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Divorce Advice for Men | Fathers Rights Divorce | Child Custody

Providing men with essential divorce advice, fathers rights divorce information and child custody articles. Dads Divorce is a community for men facing divorce or fathers rights issues and run by Cordell and Cordell. Cordell & Cordell is a family law firm with a focus on men's divorce, child custody and fathers rights divorce.
Tags >> paternity
Apr 07, 2004

Question:

My ex-girlfriend is claiming that I am the father of her child. While she was pregnant, she told everyone I was NOT the father and that this black man was. When the baby was born, she had this black man sign the birth certificate, named the baby after him, and he visits with the child on a regular basis, even though he had a paternity test and it's not his. She is now saying that I am the father because the baby is white, not mixed. She says she is taking me to court and is going to make me pay back support for this child. She also had 1 other man tested, who happens to be her ex-husband. I know she can take me to court and establish paternity if she wants, but I really don't think this child is mine. But if for some weird chance it is, can she sue me for all of that money even though another man is still on the birth certificate and visits with the child? I also got married 4 months before this baby was born, thinking there was no way this was my child, because she said I wasn't, and now my new, wonderful wife has been going through hell from this woman. She blames everything all on my wife. I don't want my wife going through this anymore. Help!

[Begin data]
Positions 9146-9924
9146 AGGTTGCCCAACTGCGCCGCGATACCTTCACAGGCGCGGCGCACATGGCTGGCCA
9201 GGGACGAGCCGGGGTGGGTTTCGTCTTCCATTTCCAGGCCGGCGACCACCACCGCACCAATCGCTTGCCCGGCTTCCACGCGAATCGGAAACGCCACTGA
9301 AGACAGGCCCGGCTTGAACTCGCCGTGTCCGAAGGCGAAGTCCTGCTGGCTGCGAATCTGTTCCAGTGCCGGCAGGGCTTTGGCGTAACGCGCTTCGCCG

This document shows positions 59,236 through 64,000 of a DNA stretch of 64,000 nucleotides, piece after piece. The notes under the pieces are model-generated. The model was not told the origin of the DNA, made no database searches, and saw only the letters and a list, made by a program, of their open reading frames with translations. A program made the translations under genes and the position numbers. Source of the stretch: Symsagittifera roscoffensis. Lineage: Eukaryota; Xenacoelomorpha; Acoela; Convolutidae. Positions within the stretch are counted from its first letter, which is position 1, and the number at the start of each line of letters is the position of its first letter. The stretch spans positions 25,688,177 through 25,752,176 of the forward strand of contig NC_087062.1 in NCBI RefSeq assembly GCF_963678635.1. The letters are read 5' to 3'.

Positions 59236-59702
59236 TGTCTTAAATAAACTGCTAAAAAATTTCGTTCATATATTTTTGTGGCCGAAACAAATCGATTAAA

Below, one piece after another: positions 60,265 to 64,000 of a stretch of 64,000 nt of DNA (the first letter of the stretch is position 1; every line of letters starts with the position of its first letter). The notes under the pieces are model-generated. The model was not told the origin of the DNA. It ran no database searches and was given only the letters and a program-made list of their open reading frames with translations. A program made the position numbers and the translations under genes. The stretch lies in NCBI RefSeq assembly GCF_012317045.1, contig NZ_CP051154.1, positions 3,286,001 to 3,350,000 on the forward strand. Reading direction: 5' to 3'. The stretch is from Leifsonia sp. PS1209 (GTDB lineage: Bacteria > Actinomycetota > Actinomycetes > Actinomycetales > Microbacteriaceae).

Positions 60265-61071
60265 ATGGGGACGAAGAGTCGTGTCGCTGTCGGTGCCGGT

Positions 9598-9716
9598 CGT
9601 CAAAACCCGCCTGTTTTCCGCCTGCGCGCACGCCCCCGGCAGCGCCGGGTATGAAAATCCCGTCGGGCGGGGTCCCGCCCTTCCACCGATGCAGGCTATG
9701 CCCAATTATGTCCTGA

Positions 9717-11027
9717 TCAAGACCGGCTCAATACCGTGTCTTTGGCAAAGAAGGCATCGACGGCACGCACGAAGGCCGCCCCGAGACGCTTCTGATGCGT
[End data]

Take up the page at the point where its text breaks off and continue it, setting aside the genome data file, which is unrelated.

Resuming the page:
Answer:

In Indiana you are the legal father of a child if you sign a paternity affidavit. I assume that is what you meant when you said another man signed the birth certificate. He can be forced to pay child support no matter what the dna test results say. That being said if the mother is trying to overturn the paternity affidavit and there is a pending court action you may be compelled to submit to a dna test. Only do so if you are ordered to do so by the court. If the court determines you are the father you will be responsible for paying child support. Under Indiana law child support in paternity actions can be retroactive to date of birth. As a practical matter courts generally only make child support retroactive back to the date the petition was filed. It is more likely to be retroactive to date of birth the younger the child is.

Feb 06, 2003

Question:

I want to file for divorce from Florida but my wife is in Oregon. I recently found out that my son might not be my son so that complicates things. Do I hire an attorney in Florida to do the divorce or do I have to go to Oregon to hire the attorney? Or do I do a paternity test first to make sure my son is mine to so I can hire an attorney from Florida?

Answer:

I cannot answer your question specifically to the laws of Florida or Oregon as I am not licensed to practice law in those States. Get the DNA test. In most jurisdictions if you agree he is your son now in the divorce process you can not later challenge it unless there is fraud. So protect yourself. As far as where to file, how long have they been in Oregon? If it is under 6 months then you may be able to file in Florida still as it is your child's home state. I suggest you seek counsel as you will need to file a Petition for Paternity, DNA testing and custody.

Dec 06, 2001

Question:

I am not married but have been in a serious relationship for 3 years. We have a 17 month old daughter. My girlfriend has had a another relationship for the last 6 months she has been with me. She is now trying to be with me once again. All I am interested in is making sure she cannot bring our daughter into something like this again, which she had brought our daughter into these relationships before, and even used her to get the attention of these other guys. I got her to agree to Voluntary Termination of her parental rights. How do I go about taking care of this? I want to jump on the ball before she changes her mind. With this I can still give our family another chance but not have to worry about her making the same decisions and taking out daughter away from me in the process.